Unaware that Trump was speaking to reporters on a tarmac in Florida before heading to areas of the Sunshine State damaged by Hurricane Irma, Pelosi said: “You asked me about the meeting, I’m telling you about the meeting.”

She then went on to explain how the bill provided for “earned citizenship” that involved joining the military, education and employment that did not include amnesty.

“We’re not having two different kinds of people live here,” she said. “It’s about everyone in our country having the opportunity to earn the path to citizenship and that’s what the bill does. It’s an earned path to citizenship.”

As he left for Florida, President Trump reiterated that his border wall would be addressed after DACA and an immigration bill. After speaking with GOP leadership, Trump said Ryan and Senate Majority Leader McConnell are “on board” with everything he discussed with Democratic leaders.

At his weekly press conference, Ryan chuckled at the notion of the president striking deals with Democrats before informing the congressional leadership of his own party.

“There’s no agreement,” Ryan said, adding that the president and his chief of staff called him Thursday to discuss what was talked about with the Democratic leaders the night before. “It was a discussion, not an agreement or a negotiation.”

Then he spun the notion of tying immigration with border security as a combined matter in which Democrats had finally come around to supporting.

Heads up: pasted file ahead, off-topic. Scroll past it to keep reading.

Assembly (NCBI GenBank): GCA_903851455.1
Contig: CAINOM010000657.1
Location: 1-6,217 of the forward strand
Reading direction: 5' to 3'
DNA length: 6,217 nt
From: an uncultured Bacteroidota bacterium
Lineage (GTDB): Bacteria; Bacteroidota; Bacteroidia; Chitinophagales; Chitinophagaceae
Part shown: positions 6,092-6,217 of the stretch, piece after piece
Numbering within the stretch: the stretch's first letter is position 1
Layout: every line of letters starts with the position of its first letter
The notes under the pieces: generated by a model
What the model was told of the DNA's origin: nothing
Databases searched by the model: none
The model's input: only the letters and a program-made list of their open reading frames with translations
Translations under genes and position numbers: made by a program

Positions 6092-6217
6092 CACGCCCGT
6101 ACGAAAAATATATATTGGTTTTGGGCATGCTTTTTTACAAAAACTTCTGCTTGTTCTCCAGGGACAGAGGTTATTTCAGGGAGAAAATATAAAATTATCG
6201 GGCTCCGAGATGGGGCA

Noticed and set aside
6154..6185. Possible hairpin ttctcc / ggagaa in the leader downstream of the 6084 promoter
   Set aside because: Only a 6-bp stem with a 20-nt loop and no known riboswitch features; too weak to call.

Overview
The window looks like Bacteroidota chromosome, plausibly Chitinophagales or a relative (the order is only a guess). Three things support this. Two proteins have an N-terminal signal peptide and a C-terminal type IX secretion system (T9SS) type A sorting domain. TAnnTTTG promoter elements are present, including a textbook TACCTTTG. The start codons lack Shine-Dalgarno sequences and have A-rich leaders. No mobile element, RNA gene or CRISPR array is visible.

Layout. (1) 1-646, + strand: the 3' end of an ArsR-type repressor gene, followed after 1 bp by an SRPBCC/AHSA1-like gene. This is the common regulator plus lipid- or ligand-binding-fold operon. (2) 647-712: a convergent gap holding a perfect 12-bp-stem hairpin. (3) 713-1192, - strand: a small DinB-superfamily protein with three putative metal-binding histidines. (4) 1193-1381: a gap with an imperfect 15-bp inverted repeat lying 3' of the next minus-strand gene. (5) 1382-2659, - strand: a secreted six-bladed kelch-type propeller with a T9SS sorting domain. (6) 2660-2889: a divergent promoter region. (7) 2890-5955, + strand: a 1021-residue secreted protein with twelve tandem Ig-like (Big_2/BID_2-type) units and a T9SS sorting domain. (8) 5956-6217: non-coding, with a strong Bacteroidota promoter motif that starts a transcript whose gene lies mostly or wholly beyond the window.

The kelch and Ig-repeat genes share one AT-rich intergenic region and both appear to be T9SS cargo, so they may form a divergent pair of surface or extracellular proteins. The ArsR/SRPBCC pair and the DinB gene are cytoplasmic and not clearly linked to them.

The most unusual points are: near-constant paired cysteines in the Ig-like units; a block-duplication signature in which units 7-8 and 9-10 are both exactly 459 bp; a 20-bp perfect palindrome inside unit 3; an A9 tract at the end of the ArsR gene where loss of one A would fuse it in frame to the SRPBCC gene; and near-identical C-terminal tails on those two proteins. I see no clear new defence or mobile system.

Ryan declined to answer whether he and his conference would support bringing the DREAM Act to the House floor as a baseline to DACA protection if it was a deal struck by the president and Democrats.

“What I’m going to do is negotiate with colleagues, what I’m going to do is get consensus with our members, and no offense, but I’m not going to negotiate through the media,” he said. “That is not in our interest. That is not how legislation is drafted.”

While Ryan called it “right and proper” for the president to speak with the other party, he also reminded the president that Republicans are in the majority and are therefore control of what advances in the chamber.

“The president wasn’t negotiating a deal last night. The president was talking with Democratic leaders to get their perspectives,” Ryan said. “Oh, I think the president understands that he’s going to have to work with the congressional majorities to get any kind of legislative solution.”

Meanwhile, across the Capitol, Schumer took to the Senate floor on Thursday to tout the “exactly accurate” statement he put out with Pelosi in which they indicated an agreement was made.

“One of our most productive discussions was about the DACA program, in which we all agreed on a framework: Pass DACA protections and additional security measures, excluding the wall,” the New York Democrat said. “We have reached an understanding on this issue. We have to work out details, and we can work together on a border security package with the White House and get DACA on the floor quickly.”